Challenge chief marketing officers to support the social enterprise
Social media has really thrown CMOs a curveball. Previously, they were the ones who owned the marketing campaigns. They could dictate what was needed from other departments and decide when campaigns would start and stop. That’s not possible today.
For one thing, many social media campaigns don’t have ending dates. They evolve from one type of outreach to another. For example, a social media campaign might start out as a promotion offering a discounted product and end up managing an ongoing user community.
The CMOs inability to see the potential in those areas doesn’t bode well for their organization as a whole. Most analysts agree that spending should increase to accommodate rapid changes in technology and employee needs. The CMOs who don’t see that will be caught short.
Business units need to buy in to Social CRM
The leadership of the company is just the first stop in convincing the company to integrate a social CRM strategy. Each business unit will have its own goals for engaging socially across multiple channels.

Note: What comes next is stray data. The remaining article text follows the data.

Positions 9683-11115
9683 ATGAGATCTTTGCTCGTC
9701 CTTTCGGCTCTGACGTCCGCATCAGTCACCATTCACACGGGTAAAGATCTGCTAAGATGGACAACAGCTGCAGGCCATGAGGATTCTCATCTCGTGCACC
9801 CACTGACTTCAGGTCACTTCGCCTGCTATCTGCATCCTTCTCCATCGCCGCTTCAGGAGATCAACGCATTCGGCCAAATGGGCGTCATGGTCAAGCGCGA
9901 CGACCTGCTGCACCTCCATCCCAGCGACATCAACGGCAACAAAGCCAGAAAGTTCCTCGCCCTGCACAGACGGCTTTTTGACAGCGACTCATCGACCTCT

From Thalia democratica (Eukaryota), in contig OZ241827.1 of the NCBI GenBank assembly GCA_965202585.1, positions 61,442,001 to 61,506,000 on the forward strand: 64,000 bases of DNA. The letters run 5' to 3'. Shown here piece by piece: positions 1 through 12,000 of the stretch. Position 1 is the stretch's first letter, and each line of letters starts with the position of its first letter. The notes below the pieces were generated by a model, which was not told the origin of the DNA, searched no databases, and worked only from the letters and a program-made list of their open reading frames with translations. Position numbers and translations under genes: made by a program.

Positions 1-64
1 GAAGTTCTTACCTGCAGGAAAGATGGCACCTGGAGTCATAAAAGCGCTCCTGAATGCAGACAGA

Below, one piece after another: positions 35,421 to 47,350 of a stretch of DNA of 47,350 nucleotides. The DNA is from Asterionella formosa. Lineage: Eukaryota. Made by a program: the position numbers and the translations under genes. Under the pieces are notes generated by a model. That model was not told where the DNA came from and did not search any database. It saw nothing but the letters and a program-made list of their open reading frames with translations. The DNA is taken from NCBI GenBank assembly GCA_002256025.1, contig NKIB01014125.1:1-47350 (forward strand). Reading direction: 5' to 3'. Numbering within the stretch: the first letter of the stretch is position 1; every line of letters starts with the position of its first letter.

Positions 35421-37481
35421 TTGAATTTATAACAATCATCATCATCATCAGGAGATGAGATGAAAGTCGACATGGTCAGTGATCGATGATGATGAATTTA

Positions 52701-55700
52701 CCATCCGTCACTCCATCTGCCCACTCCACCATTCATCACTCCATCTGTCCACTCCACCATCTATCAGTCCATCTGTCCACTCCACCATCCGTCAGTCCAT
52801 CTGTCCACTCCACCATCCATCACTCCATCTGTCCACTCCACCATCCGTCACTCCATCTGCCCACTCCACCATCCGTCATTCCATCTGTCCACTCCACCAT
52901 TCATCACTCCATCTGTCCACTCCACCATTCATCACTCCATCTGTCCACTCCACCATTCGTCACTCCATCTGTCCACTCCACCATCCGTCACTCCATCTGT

It’s important to understand the benefits for each department when implementing a social CRM ecosystem within the company.
|Human Resources||Using the employee base to recruit with a deeper understanding
of candidates and ecosystem needs
|Marketing||Obtaining information from business development to produce more
|Product Development||Working with the marketing team to harness customer
interactions within the community to discover new product
|Business Development||Using information obtained from marketing and product
development to understand opportunities for further engagement of
|Customer Service||Tapping into employee- and customer-generated solutions within
the community and seizing escalated/unanswered questions to provide
support to community members using internal information
Make sure that every department understands the importance of implementing an internal social strategy. It’s hard to change, and the leaders within your organization must be prepared to implement the solution — because with the benefits also come the challenges of integrating software within your company.